Utah’s biggest gun advocates say that the ban on bump stocks announced Tuesday by the Trump administration — a little more than a year after a gunman used one to massacre 58 people in Las Vegas — infringes on their civil liberties and will do little to stop any future mass shootings.

“They were just looking for a scapegoat,” said Clark Aposhian, chairman of the Utah Shooting Sports Council and one of the state’s staunchest Second Amendment lobbyists. “And they found one.”

Bump stocks alter semi-automatic rifles to fire in quick bursts like a machine gun. They faced intense scrutiny after the October 2017 shooting at a country music concert in Nevada, the worst mass shooting in modern American history. By best estimates, there are tens of thousands of those devices in circulation. And, despite Tuesday’s regulation, there are no obvious or easy ways to enforce outlawing the sale and possession of them.

Aposhian, who owns a bump stock, said he’ll either destroy his or turn it in to the Bureau of Alcohol, Tobacco, Firearms and Explosives (ATF) by late March, as requested. But he doesn’t agree with the decision, and he doesn’t expect others to do the same.

“Why should anyone have to give up their own private property?” he asked.

(Rick Bowmer | The Associated Press) Clark Aposhian, chairman of the Utah Shooting Sports Council, demonstrates how a bump stock works when attached to a semi-automatic rifle at the Gun Vault store and shooting range Wednesday, Oct. 4, 2017, in South Jordan, Utah.

The regulation, led by the Department of Justice, was largely expected, though. Earlier this year, President Donald Trump promised he would ban the devices because they “turn legal weapons into illegal machines.” His administration has now reclassified the accessories as machine guns, which Americans are heavily restricted in buying, selling or owning under federal law.

That new interpretation reverses an ATF decision made in 2010, and a second approval in 2012 under then-President Barack Obama, that found bump stocks were not the same as machine guns and weren’t regulated under current statute. Under pressure after the Vegas shooting, a handful of states have made their own rules restricting them.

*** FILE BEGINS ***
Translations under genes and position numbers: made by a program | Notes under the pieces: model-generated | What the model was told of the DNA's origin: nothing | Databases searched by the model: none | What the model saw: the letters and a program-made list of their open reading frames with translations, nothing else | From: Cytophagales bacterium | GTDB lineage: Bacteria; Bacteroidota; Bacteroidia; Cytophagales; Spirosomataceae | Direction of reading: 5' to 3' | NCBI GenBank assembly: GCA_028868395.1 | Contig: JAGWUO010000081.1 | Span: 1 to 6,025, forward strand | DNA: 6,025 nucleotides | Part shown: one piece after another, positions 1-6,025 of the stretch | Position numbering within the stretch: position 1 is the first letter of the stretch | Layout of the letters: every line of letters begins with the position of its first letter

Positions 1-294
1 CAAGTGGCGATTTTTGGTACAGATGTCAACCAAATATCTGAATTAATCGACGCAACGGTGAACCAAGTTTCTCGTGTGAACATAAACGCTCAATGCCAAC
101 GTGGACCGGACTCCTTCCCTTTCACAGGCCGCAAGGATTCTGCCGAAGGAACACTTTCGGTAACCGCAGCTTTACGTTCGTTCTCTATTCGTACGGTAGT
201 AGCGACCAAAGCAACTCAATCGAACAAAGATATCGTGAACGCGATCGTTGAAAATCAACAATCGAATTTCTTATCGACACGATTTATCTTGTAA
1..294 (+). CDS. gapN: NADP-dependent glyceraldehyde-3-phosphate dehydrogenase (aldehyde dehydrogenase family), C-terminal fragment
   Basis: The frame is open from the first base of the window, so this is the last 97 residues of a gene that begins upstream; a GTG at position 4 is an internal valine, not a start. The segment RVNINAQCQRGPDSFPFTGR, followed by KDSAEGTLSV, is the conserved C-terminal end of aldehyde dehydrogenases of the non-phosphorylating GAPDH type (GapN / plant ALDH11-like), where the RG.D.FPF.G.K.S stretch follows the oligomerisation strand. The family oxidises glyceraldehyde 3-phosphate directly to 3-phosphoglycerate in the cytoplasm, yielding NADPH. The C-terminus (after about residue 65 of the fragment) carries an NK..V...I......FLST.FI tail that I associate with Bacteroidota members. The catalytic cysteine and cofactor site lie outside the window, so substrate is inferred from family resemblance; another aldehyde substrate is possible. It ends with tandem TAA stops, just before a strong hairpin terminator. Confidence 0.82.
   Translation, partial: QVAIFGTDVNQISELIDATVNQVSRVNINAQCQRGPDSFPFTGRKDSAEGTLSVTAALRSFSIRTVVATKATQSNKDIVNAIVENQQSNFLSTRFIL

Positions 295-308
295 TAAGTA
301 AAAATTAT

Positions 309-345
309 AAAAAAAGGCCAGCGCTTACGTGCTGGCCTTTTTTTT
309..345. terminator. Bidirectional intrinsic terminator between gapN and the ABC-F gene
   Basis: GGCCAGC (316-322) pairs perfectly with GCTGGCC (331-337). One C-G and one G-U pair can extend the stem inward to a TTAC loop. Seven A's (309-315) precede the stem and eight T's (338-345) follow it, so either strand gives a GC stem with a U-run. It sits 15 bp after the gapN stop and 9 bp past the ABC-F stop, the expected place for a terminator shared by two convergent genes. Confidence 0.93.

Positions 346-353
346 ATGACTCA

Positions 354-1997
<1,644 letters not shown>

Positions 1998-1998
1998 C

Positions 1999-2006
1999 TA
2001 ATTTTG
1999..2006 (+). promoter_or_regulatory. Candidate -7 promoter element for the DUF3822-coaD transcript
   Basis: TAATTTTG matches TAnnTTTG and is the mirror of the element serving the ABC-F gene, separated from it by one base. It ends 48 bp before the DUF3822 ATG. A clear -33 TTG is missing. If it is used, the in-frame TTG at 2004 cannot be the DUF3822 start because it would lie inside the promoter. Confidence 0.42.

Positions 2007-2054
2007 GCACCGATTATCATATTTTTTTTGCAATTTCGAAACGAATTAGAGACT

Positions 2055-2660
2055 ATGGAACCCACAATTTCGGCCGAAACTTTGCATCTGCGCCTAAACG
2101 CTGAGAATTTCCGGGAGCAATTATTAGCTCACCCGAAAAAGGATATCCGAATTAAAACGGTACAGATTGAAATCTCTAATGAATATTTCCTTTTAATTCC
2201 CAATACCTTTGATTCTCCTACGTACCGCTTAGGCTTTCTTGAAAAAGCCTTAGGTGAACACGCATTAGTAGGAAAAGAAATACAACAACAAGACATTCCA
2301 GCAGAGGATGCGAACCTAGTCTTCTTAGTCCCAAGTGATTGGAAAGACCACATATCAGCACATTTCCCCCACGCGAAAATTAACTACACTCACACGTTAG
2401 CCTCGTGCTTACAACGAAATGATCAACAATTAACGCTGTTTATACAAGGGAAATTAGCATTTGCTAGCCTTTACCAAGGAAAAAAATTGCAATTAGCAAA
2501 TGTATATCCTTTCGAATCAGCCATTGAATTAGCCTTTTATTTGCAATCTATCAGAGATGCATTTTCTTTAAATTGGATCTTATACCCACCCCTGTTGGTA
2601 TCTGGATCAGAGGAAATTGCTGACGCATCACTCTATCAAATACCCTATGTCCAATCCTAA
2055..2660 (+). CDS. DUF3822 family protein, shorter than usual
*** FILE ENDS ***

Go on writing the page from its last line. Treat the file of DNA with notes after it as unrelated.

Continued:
Utah has not done so, though a majority of residents — and most of the congressional members — in this overwhelmingly red and gun-friendly state have supported outlawing the devices. In an October 2017 poll, 69 percent of surveyed Utahns, including majorities across party, ideology, religion and education-level lines, said they wanted a law prohibiting bump stocks.

(Machine guns produced before 1986 are legal in the state for residents 18 years and older.)

Aposhian said that a bump stock makes it easier to fire rounds faster but does not make a gun automatic. He believes that Trump’s regulation is based on a misunderstanding and a disregard for mental health as a factor. He said there is “no pattern of abuse or unlawful activity linked to bump stocks.”

“The one guy in Vegas certainly doesn’t constitute a pattern,” Aposhian said. “I think the president and the administration [have] let emotion rule the day on this one.”

Aposhian and gun advocates worry the ban opens the door for more regulations on guns.

“It’s really a dangerous precedent,” said Janalee Tobias, a longtime conservative Utah activist and founder of Women Against Gun Control.

She would prefer a focus on what’s causing crime rather the weapon: “Is it the gun or is it the person?”

“Guns are harder to get than they ever have been but evil people still get guns,” Tobias suggested, adding that regulations are not the solution.

Bryan Melchior, who owns Utah Gun Exchange, an online firearm marketplace that sometimes includes individual vendors selling bump stocks, called the ban on the device “a feel-good move that doesn’t do anything to help” prevent massacres.

“No amount of infringement upon the civil rights of America will stop homicidal maniacs from carrying out their wishes,” he said. “I spent the whole stinking summer and millions of dollars spreading that message.”

In July, Melchior followed the Parkland students who survived a mass shooting at their Florida high school across the country on their March for Our Lives tour. While they called for gun regulations, he held counter rallies with the company’s military-style armored vehicle.

“Civil rights are civil rights,” he said Tuesday. “This is no different than your right to worship. But the anti-Second Amendment sentiment is far stronger than anything you have ever seen. There are sinister people at work, very powerful and sinister people at work.”

Even though the shooter in Florida did not have a bump stock, the March for Our Lives group has advocated for banning the accessories as one piece of their larger campaign for restricting access to firearms. Madalena McNeil, a gun safety advocate who works with the Utah branch of the national movement, said the current administration outlawing the devices is a good first step.

“We have to try something,” she said. “Something needed to happen.”

But where gun proponents see it was an overreach, McNeil sees it as not strong enough.

The regulation, she feels, lacks the teeth needed for enforcement and she wishes the response was more stringent, particularly as it comes 15 months after the Las Vegas shooting. Police have said the gunman there had 14 firearms fitted with bump stocks.

“I hope that we’ll build upon this,” she said. “We do need more federal regulations.”

The National Rifle Association, the lobby for gun rights, has not embraced the ban. But it did earlier this year call for a review to see if bump stocks could be regulated by law.

The regulation announced Tuesday will likely face a legal challenge.